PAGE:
Map of the Day: How We Get Hurt

Facts matter: Sign up for the free Mother Jones Daily newsletter. Support our nonprofit reporting. Subscribe to our print magazine.


Amino is a health care startup dedicated to “making health care simple and intuitive using data, design, and a whole lot of empathy.” Yesterday they posted the following map:

This is not the most common form of injury, which is “bruising” or “open wound” in nearly every state. It’s the type of injury that each state has in unusually high numbers compared to other states. California, for example, has lots of motor vehicle accidents, which should surprise no one. Likewise, Florida is a leader in head injuries, which is equally unsurprising.

But what’s up with the Rocky Mountain suffocation belt? Amino’s Olivia Marcus explains:

Some broad trends stand out, including the prevalence of “suffocation” (a broad category related to oxygen deficiency) in six of the eight Mountain states: Nevada, Idaho, Utah, Wyoming, Colorado, and New Mexico. Diagnoses related to “suffocation” were 1.8 times more common in Idaho compared to the national distribution, and 3.1 times more common in Utah. The other four states fell somewhere in the middle.

We can’t say for sure why this is. But the vast majority of “suffocation” diagnoses were for hypoxemia, the medical term for low blood oxygen. Interestingly, hypoxemia can be caused by exertion at high altitudes, where oxygen is scarce. We can’t prove that this is correlated to the altitude of Mountain states, but it could be related.

OK, so all those Mountain Staters aren’t being suffocated in their beds or anything. They’re just suffering from temporary oxygen deficiency. And those six states are indeed the ones with the highest mean elevation in America:

So yeah: exertion at high altitudes appears to be the culprit here. I guess they call them Mountain States for a reason.

We've never been very good at being conservative.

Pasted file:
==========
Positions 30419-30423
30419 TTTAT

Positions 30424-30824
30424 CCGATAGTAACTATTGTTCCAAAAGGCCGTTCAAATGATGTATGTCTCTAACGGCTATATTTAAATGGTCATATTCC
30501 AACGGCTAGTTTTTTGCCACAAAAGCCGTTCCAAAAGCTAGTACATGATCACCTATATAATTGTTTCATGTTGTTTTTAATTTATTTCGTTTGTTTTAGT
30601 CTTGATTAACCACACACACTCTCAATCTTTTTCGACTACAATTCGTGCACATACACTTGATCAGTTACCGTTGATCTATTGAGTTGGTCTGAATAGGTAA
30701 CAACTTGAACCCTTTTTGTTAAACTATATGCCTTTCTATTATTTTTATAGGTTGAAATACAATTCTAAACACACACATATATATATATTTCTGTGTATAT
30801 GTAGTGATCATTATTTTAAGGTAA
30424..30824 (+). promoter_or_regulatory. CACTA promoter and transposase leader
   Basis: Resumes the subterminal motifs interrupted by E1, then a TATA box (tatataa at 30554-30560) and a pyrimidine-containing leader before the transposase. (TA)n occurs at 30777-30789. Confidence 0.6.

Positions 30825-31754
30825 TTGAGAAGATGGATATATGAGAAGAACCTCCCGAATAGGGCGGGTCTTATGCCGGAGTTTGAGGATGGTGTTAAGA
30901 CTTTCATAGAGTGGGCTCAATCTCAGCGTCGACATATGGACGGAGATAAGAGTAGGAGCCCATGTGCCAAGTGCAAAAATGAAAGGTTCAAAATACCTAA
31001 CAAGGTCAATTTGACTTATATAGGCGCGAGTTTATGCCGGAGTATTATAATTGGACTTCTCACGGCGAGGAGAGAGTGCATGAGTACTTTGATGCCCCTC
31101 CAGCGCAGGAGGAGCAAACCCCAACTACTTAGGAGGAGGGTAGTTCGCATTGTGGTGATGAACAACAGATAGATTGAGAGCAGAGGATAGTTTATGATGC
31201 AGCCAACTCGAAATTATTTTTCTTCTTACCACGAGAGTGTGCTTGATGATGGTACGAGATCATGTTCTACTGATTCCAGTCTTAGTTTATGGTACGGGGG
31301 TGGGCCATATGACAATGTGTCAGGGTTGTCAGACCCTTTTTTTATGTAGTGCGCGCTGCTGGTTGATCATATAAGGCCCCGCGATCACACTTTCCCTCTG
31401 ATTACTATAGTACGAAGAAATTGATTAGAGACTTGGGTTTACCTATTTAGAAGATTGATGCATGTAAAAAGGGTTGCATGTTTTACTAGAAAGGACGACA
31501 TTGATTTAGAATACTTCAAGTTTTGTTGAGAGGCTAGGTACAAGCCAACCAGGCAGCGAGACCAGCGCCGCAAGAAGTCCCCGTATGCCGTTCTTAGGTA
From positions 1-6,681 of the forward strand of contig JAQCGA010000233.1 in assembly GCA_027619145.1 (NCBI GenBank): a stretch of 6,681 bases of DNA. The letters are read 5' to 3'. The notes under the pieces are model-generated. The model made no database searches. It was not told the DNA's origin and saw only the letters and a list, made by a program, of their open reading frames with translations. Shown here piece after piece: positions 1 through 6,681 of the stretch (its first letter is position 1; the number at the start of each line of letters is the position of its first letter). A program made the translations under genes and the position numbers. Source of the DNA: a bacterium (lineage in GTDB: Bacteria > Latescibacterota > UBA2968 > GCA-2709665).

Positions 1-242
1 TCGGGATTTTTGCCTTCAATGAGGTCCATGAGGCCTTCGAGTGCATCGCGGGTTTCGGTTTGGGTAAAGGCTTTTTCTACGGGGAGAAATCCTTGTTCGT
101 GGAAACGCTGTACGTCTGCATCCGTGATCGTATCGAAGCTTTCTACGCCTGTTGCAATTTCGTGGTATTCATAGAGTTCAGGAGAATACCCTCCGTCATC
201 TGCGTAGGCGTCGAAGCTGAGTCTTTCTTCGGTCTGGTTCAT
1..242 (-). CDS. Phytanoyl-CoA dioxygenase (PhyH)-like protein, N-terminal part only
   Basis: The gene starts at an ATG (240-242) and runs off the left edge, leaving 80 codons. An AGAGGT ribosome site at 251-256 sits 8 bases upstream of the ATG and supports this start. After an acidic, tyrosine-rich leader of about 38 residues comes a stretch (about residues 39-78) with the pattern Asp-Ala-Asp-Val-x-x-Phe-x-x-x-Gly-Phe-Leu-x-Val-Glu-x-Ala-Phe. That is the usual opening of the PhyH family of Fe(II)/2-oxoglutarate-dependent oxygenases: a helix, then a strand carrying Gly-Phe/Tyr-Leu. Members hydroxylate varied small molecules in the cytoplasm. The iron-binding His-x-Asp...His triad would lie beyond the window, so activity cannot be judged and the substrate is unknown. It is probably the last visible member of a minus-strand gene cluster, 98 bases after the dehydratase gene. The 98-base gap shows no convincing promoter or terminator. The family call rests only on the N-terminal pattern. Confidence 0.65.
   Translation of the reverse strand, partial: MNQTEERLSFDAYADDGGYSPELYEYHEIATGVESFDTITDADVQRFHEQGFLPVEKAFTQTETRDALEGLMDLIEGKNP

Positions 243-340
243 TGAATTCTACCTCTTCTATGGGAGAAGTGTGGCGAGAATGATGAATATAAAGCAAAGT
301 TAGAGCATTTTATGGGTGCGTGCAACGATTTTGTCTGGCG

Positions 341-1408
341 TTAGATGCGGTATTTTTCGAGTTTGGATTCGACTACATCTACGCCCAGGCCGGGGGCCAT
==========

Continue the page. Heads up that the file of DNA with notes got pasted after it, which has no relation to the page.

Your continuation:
And usually, that serves us well in doing the ambitious, hard-hitting journalism that you turn to Mother Jones for. But it also means we can't afford to come up short when it comes to scratching together the funds it takes to keep our team firing on all cylinders, and the truth is, we finished our budgeting cycle on June 30 about $100,000 short of our online goal.

This is no time to come up short. It's time to fight like hell, as our namesake would tell us to do, for a democracy where minority rule cannot impose an extreme agenda, where facts matter, and where accountability has a chance at the polls and in the press. If you value our reporting and you can right now, please help us dig out of the $100,000 hole we're starting our new budgeting cycle in with an always-needed and always-appreciated donation today.

payment methods

We've never been very good at being conservative.

And usually, that serves us well in doing the ambitious, hard-hitting journalism that you turn to Mother Jones for. But it also means we can't afford to come up short when it comes to scratching together the funds it takes to keep our team firing on all cylinders, and the truth is, we finished our budgeting cycle on June 30 about $100,000 short of our online goal.

This is no time to come up short. It's time to fight like hell, as our namesake would tell us to do, for a democracy where minority rule cannot impose an extreme agenda, where facts matter, and where accountability has a chance at the polls and in the press. If you value our reporting and you can right now, please help us dig out of the $100,000 hole we're starting our new budgeting cycle in with an always-needed and always-appreciated donation today.

payment methods

We Recommend

Latest

Sign up for our free newsletter

Subscribe to the Mother Jones Daily to have our top stories delivered directly to your inbox.

Get our award-winning magazine

Save big on a full year of investigations, ideas, and insights.

Subscribe

Support our journalism

Help Mother Jones' reporters dig deep with a tax-deductible donation.

Donate